RISING NATION THURSDAY, AUGUST 18, 2016 8:00pm The band members found each other through a common interest of drama and rock music! They all love rock music, they are all talented musicians, each band member can play several different instruments, they can all sing, and most importantly, they all love to get together every Sunday and jam, learn new songs, and play music. Some venues that the band has performed at include: Canobie Lake Park's 2015 Battle of the Bands, TCAN Rock Off Main Street, Middlesex Bank, Sherborn Yacht Club, and more.”

Canobie Lake Park Battle of the Bands

Dover-Sherborn band Rising Nation to perform at Canobie Lake

Dover Springdale Festival prevails despite weather

Rising Nation has been invited back for a second year in a row to perform at Canobie Lake Park in Salem, NH. The band will be performing on Thursday evening, August 18, at 8:00 p.m. on the Midway Stage, a covered open-air pavilion near the center of the park. Rising Nation was one of 20 bands that were selected out of hundreds to participate in Canobie Lake Park’s Battle of the Bands. Rising Nation will be performing a 30-minute set featuring original songs and covers of classic and alternative rock songs.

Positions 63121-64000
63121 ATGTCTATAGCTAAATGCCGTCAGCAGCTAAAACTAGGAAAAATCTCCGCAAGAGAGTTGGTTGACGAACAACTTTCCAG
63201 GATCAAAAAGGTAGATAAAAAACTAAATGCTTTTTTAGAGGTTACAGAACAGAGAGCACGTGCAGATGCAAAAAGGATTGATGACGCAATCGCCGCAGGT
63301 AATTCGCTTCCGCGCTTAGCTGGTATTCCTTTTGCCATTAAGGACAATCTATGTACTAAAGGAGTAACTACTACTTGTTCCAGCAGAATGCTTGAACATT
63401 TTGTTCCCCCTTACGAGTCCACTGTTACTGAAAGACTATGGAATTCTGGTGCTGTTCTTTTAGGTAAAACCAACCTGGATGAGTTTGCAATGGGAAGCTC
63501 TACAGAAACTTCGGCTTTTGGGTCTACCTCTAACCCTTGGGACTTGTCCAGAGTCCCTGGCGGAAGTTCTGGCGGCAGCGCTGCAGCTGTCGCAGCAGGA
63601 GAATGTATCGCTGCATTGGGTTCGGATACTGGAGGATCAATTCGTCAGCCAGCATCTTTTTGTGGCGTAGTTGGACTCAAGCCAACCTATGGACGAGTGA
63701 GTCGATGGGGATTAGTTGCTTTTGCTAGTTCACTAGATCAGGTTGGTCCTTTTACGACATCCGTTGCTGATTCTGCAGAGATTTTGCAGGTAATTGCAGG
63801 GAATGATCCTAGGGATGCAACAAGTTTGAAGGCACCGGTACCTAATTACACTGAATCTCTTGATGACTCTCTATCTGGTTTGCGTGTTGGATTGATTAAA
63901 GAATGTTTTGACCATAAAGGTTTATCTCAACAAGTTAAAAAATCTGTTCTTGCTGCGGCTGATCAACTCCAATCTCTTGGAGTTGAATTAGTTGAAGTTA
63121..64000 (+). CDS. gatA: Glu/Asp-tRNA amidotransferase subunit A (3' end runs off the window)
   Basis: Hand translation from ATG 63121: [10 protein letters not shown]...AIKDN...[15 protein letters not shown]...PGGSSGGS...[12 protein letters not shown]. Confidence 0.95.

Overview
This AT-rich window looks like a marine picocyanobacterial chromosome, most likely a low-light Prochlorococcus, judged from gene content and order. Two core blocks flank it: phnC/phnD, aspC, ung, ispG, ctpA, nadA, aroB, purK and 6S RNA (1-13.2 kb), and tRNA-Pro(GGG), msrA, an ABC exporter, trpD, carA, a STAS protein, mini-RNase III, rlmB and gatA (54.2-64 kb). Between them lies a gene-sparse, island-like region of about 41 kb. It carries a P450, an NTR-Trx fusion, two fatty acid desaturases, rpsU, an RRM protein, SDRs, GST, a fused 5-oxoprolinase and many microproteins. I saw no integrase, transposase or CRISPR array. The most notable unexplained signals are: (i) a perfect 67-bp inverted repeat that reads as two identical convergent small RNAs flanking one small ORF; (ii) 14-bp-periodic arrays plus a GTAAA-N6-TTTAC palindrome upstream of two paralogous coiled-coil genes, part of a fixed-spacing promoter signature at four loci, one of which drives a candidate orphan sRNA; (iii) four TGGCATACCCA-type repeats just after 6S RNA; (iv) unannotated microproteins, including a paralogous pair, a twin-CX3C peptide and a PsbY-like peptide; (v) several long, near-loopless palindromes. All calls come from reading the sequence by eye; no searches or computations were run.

Rising Nation is a local rock band made up of students from the Dover-Sherborn Regional School District ranging in grades from 8th through 12th. Band members are Annabel Hodson-Walker, Benjamin Hodson-Walker, Eliza Martin, Charlie Mandel, Amelia Hodson-Walker, and Caroline Buehler. They have played at Canobie Lake Park, TCAN (The Center for Arts in Natick), the Middlesex Bank Grand Opening, the Sherborn Yacht Club, school events such as Chocolate Café and Jammin’ in the Red, farm events, the Sherborn Senior Center, and dance recitals. 

Rising Nation plays a mixture of original songs written by several band members and a wide range of cover songs from classic and alternative rock to current popular music. The band is completely student-run and many of the members sing vocals and play several different instruments to make it more interesting for the audience. The band members found each other through a common interest in drama and rock music.